Monday, June 24, 2013


One of the rooms I train in at the dojo has a wooden door set into the mirrored wall.  I usually get to see myself in the mirror in whichever room I'm in, but sometimes I'm lined up with that door.  When that happens, I can't watch my technique.

It had been a long time since I had been lined up with that door, but Friday night I found myself blocked by it.  And it felt odd, being very aware of not being able to see myself or my techniques.  I had to feel where my hands were, how my torso was angled, how my legs were bent.  Before the end of the night, I started feeling like the mirrors had been a distraction.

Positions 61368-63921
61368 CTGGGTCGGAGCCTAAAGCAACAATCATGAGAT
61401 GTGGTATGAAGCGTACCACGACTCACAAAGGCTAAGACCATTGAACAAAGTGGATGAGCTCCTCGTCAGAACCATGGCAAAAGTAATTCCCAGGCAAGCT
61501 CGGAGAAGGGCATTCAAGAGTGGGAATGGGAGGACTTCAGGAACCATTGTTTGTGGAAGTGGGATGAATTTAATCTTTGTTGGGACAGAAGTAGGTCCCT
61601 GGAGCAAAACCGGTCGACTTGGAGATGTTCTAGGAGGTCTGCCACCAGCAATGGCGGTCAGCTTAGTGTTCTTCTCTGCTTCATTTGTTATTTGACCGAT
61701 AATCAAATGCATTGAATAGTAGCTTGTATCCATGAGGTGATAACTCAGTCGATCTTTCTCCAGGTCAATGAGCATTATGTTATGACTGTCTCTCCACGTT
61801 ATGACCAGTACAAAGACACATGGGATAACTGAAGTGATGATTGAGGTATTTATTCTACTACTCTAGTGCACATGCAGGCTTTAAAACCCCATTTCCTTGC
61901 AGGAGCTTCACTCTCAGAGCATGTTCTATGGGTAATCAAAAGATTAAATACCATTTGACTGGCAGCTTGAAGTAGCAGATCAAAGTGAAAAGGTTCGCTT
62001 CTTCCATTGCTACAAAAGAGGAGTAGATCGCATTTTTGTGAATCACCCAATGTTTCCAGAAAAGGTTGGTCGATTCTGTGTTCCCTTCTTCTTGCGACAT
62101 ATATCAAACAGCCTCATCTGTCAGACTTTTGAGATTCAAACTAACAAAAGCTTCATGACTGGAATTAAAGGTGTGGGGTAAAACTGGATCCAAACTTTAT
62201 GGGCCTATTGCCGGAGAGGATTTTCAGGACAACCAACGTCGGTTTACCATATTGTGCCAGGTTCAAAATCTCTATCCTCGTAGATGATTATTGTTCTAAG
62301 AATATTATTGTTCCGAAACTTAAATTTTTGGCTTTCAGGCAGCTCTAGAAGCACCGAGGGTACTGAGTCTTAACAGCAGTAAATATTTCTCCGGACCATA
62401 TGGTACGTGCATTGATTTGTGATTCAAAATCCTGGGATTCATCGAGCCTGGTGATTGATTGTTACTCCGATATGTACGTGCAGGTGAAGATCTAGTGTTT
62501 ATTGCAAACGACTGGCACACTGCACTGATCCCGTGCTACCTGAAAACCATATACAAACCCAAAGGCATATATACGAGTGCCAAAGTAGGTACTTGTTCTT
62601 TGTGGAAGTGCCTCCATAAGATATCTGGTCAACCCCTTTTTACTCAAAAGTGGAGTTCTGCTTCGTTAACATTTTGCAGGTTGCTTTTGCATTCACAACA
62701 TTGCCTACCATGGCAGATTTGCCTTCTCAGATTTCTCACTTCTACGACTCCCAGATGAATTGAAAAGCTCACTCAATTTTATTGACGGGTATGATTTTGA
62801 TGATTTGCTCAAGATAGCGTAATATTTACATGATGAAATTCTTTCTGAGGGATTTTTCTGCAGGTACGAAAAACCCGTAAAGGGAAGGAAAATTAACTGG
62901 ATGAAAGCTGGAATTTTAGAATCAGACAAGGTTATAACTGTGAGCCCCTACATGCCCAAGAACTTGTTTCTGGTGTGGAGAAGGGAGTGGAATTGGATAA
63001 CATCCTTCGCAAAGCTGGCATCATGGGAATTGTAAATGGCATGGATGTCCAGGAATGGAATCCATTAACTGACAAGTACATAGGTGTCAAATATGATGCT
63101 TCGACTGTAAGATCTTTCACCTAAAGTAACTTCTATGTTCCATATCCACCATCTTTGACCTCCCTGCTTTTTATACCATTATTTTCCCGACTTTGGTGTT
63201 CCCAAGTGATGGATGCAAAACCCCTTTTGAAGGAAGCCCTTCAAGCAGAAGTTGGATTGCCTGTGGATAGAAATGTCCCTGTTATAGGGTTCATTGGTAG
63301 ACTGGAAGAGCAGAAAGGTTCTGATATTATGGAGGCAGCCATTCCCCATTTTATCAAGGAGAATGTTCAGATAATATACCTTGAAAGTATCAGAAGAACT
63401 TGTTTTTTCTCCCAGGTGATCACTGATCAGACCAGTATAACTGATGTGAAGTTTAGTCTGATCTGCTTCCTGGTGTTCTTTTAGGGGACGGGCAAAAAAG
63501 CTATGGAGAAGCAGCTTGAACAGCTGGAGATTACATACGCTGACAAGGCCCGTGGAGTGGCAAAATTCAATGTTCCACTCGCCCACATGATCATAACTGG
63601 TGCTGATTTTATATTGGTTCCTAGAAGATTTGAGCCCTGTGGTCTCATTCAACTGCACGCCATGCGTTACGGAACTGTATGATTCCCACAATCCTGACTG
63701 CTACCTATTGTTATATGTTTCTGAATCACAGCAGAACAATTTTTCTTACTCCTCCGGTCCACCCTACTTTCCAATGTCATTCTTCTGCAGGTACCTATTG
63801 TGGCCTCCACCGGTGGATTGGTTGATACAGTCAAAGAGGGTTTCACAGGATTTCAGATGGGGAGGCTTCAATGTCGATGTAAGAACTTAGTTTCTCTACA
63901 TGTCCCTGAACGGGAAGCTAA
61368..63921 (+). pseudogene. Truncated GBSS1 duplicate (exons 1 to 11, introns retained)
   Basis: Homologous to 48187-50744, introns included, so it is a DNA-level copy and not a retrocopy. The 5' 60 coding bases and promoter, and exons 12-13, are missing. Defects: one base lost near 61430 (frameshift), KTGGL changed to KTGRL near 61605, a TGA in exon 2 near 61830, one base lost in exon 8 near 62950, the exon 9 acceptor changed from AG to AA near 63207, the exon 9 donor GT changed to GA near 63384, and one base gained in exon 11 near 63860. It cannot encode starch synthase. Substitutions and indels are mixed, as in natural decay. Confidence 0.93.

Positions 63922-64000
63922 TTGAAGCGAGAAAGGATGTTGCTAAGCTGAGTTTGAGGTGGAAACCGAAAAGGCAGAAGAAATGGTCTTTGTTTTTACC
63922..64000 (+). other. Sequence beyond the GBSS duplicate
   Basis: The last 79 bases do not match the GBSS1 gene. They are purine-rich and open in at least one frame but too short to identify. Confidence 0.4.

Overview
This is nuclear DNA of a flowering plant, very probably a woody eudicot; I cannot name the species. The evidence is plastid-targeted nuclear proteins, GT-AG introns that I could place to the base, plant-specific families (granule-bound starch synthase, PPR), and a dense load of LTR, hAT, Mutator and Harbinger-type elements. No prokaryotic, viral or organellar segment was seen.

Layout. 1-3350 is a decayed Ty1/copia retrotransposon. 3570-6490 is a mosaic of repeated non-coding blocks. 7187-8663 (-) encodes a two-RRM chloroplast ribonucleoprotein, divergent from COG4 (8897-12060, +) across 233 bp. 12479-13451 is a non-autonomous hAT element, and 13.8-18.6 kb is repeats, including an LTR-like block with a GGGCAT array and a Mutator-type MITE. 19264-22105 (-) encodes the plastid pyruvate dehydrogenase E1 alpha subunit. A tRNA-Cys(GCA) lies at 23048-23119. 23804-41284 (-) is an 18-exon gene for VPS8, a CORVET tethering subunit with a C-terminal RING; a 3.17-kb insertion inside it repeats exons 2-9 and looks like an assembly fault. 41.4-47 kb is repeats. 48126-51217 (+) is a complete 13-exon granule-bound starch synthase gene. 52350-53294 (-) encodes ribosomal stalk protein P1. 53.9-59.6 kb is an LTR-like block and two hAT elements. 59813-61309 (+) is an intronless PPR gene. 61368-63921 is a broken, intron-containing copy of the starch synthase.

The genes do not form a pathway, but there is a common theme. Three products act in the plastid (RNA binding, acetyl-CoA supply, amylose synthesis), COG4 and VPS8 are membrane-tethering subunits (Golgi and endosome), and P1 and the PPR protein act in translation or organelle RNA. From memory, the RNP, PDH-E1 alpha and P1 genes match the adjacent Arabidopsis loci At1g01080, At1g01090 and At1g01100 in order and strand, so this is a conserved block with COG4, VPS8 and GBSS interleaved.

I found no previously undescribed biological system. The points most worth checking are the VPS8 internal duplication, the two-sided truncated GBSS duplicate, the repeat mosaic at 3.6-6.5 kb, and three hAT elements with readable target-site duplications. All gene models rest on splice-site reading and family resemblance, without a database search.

I find that for taiko, it's often nice to have the mirror; I can watch how I look in relation to the rest of the group.  But for karate, moves are more geared towards the individual and much too fast for a mirror to give me the kind of feedback that's useful.

Two different arts, two different views of the mirror.  But to expand on an earlier post here, I wonder how much the mirror becomes a distraction when we do taiko?  It's hard to ignore seeing yourself directly in front of you!  It's something that takes your attention, something for your eyes to look at and take processing power away from your brain. 

Those who don't have mirrors often wish they did, but for those who do have mirrors, don't get "shiny object" syndrome and forget to think about the things you don't see or the things that you can't.

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